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Ann Biol Clin (Paris). 2017 Apr 1;75(2):193-203. doi: 10.1684/abc.2017.1227.

Hypervitaminemia B12 and malignant diseases: report of a cross-sectional study in an acute geriatric unit.

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Département de médecine interne-gériatrie-thérapeutique, CHU Rouen, Hôpital Saint-Julien, Le Petit-Quevilly, France.
Unité d'aide méthodologique, Pôle recherche et innovations, CHU Reims, Reims, France.
Département de médicine interne, diabètes et désordres métaboliques, CHRU Strasbourg, Strasbourg, France.


Hypervitaminemia B12 has been associated or linked with a range of conditions, the majority of which are serious. Between March 26th, 2014 and June 30th, 2014, all patients aged ≥65 years, hospitalized in an acute geriatric unit in the university hospital center of Reims (France) were included in an observational study. 190 patients were included. 48 patients presented a hypervitaminemia B12 (25.3%). The gender ratio (M/F) of the population with elevated vitamin B12 levels was 0.5. 41 patients were aged ≥75 years (85.4%). The mean vitamin B12 level was 1,085 pg/mL (±428). 30 patients (62.5%) presented with moderate hypervitaminemia (<1,085 pg/mL), while 18 patients (37.5%) presented with elevated levels >1,085 pg/mL. Using the Chi2 or Fisher tests and the Student test, the factors with a significant link to hypervitaminemia B12 in univariate analysis were: acute renal failure (p=0.0002); liver diseases (p <0.0001) and solid neoplasia (p=0.0030). Using binary logistic regression for multivariate analysis, variables independently related to hypervitaminemia B12 were: acute renal failure: (odds ratio [OR]=6.3; 95%CI=2.7-8.1; p <0.0001); liver diseases (OR=5.4; 95%CI=3.1-6.9; p <0.0001); hematological disorders (OR=5.7; p=0.001); and age ≥75 years (OR=3.7; 95%CI=1.9-4.8; p=0.04). Moreover, there is an apparent correlation between rates of hypervitaminemia B12 and the number of etiologies identified (r=0.8; p=0.04). Our study confirm the significance of the link between hypervitaminemia B12 and hematological disorders in elderly patients, with a 5.7 fold higher risk.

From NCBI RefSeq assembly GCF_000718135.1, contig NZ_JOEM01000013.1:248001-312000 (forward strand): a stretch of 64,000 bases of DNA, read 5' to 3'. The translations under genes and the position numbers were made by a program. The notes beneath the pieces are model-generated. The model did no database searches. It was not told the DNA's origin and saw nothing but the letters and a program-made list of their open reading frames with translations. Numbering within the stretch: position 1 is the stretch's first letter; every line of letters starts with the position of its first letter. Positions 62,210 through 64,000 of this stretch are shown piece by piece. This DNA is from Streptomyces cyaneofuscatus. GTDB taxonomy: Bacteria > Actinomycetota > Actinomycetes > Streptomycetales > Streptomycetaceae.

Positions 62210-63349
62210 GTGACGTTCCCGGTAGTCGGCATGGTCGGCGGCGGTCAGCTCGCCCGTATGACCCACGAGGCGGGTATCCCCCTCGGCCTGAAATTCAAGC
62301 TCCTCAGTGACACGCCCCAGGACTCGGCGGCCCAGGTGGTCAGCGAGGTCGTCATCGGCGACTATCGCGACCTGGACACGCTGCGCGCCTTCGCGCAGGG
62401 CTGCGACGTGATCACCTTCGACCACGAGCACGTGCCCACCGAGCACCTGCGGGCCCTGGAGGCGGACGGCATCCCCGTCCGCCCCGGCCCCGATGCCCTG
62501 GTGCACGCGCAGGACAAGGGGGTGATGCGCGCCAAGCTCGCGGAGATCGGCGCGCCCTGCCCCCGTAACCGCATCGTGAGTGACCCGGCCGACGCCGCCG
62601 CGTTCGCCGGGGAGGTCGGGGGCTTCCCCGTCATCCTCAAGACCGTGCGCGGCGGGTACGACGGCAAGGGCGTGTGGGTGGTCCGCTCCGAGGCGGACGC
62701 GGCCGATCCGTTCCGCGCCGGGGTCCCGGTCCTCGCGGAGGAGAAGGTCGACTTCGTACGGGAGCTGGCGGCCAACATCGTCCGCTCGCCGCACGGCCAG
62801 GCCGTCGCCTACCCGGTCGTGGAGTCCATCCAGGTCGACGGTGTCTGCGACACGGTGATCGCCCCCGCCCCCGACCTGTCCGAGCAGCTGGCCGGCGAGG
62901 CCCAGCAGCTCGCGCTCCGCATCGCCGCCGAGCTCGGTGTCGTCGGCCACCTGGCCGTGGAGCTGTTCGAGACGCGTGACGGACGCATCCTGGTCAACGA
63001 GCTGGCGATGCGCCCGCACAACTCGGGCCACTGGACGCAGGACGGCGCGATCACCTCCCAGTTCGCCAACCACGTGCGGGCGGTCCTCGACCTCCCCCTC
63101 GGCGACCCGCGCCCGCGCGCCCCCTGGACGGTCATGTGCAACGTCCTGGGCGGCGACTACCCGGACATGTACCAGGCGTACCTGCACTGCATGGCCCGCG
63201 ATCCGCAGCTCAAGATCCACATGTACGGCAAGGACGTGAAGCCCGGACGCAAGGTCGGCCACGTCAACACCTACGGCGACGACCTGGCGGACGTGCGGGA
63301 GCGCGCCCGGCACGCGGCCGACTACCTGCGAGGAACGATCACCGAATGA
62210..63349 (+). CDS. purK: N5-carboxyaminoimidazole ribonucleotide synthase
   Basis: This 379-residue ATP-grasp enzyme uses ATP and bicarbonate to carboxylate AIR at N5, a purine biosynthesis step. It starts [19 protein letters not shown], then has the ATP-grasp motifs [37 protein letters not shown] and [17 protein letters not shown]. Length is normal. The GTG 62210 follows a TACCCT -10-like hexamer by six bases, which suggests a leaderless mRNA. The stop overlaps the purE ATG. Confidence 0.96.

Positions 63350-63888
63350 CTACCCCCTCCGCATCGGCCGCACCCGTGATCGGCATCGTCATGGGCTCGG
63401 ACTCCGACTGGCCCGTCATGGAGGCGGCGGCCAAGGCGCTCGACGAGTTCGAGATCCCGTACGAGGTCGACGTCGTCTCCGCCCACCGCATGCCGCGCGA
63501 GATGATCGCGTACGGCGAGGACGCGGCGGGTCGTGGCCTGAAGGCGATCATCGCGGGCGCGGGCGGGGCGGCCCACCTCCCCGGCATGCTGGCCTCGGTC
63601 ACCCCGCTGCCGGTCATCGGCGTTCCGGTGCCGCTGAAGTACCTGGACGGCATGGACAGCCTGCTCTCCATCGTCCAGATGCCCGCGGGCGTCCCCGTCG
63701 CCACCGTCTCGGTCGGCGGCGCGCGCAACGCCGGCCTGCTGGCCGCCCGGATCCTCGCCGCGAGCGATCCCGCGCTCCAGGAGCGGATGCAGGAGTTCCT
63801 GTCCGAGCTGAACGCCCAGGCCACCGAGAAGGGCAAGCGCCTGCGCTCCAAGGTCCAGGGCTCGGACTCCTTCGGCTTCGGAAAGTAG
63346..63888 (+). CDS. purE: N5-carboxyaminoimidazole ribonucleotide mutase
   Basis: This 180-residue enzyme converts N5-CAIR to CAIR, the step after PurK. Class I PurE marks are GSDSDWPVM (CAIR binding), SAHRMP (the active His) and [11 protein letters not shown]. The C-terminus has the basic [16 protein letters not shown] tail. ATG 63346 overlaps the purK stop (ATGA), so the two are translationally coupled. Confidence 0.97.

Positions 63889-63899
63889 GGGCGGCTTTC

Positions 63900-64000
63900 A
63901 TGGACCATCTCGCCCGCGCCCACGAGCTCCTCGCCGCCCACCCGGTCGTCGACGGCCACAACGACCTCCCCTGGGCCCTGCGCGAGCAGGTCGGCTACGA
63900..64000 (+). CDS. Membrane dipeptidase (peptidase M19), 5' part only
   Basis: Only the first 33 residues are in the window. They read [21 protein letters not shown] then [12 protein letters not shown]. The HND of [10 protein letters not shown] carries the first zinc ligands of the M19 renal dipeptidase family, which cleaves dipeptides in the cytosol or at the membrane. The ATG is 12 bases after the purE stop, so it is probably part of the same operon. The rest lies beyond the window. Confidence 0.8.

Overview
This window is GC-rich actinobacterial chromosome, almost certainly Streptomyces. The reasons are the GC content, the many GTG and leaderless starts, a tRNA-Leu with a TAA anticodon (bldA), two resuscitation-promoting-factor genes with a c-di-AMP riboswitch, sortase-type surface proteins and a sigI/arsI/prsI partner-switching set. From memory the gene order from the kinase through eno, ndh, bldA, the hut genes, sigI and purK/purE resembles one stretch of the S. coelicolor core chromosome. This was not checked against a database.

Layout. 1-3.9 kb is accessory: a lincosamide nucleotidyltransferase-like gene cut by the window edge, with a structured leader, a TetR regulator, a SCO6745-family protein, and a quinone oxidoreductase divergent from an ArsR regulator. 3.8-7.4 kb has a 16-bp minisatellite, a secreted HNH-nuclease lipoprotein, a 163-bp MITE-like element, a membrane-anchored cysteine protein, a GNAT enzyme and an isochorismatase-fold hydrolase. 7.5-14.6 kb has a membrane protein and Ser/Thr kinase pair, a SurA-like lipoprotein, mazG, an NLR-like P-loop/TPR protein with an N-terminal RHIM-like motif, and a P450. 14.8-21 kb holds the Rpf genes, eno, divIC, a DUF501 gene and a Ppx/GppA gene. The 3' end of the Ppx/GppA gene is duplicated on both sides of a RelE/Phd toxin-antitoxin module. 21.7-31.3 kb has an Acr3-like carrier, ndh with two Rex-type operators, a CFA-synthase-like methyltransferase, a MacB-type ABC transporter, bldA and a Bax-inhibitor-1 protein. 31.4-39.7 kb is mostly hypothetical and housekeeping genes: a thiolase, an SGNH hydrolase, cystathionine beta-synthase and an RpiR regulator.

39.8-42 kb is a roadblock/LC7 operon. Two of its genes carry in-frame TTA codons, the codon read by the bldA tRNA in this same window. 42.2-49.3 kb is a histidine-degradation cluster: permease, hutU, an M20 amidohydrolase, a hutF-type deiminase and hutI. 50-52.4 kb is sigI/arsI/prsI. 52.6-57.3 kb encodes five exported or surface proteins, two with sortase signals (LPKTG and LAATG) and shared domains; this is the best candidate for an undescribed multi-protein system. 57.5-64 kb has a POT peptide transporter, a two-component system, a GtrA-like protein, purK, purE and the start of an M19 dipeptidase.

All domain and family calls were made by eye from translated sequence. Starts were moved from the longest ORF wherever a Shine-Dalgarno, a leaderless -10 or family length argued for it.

hemopathy; hypervitaminemia B12; prognostic marker; renal failure; solid neoplasm

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